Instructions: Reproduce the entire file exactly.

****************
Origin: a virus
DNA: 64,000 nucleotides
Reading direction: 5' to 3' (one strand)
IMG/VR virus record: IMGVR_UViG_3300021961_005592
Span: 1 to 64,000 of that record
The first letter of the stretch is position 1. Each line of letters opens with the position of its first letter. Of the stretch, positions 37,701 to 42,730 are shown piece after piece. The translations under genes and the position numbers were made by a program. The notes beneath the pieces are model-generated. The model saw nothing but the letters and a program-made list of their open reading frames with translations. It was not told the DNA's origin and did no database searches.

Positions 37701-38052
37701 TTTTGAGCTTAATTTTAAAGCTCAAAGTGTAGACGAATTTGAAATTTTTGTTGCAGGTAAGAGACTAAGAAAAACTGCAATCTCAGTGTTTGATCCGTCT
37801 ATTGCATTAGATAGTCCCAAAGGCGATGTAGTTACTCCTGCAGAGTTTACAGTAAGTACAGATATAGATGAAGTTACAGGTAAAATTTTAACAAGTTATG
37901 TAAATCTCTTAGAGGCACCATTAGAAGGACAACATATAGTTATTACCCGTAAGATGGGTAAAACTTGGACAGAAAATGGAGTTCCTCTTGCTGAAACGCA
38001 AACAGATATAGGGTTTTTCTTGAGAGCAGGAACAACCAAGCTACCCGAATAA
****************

Origin: a virus
DNA: 64,000 nucleotides
Reading direction: 5' to 3' (one strand)
IMG/VR virus record: IMGVR_UViG_3300021961_005592
Span: 1 to 64,000 of that record
The first letter of the stretch is position 1. Each line of letters opens with the position of its first letter. Of the stretch, positions 37,701 to 42,730 are shown piece after piece. The translations under genes and the position numbers were made by a program. The notes beneath the pieces are model-generated. The model saw nothing but the letters and a program-made list of their open reading frames with translations. It was not told the DNA's origin and did no database searches.

Positions 37701-38052
37701 TTTTGAGCTTAATTTTAAAGCTCAAAGTGTAGACGAATTTGAAATTTTTGTTGCAGGTAAGAGACTAAGAAAAACTGCAATCTCAGTGTTTGATCCGTCT
37801 ATTGCATTAGATAGTCCCAAAGGCGATGTAGTTACTCCTGCAGAGTTTACAGTAAGTACAGATATAGATGAAGTTACAGGTAAAATTTTAACAAGTTATG
37901 TAAATCTCTTAGAGGCACCATTAGAAGGACAACATATAGTTATTACCCGTAAGATGGGTAAAACTTGGACAGAAAATGGAGTTCCTCTTGCTGAAACGCA
38001 AACAGATATAGGGTTTTTCTTGAGAGCAGGAACAACCAAGCTACCCGAATAA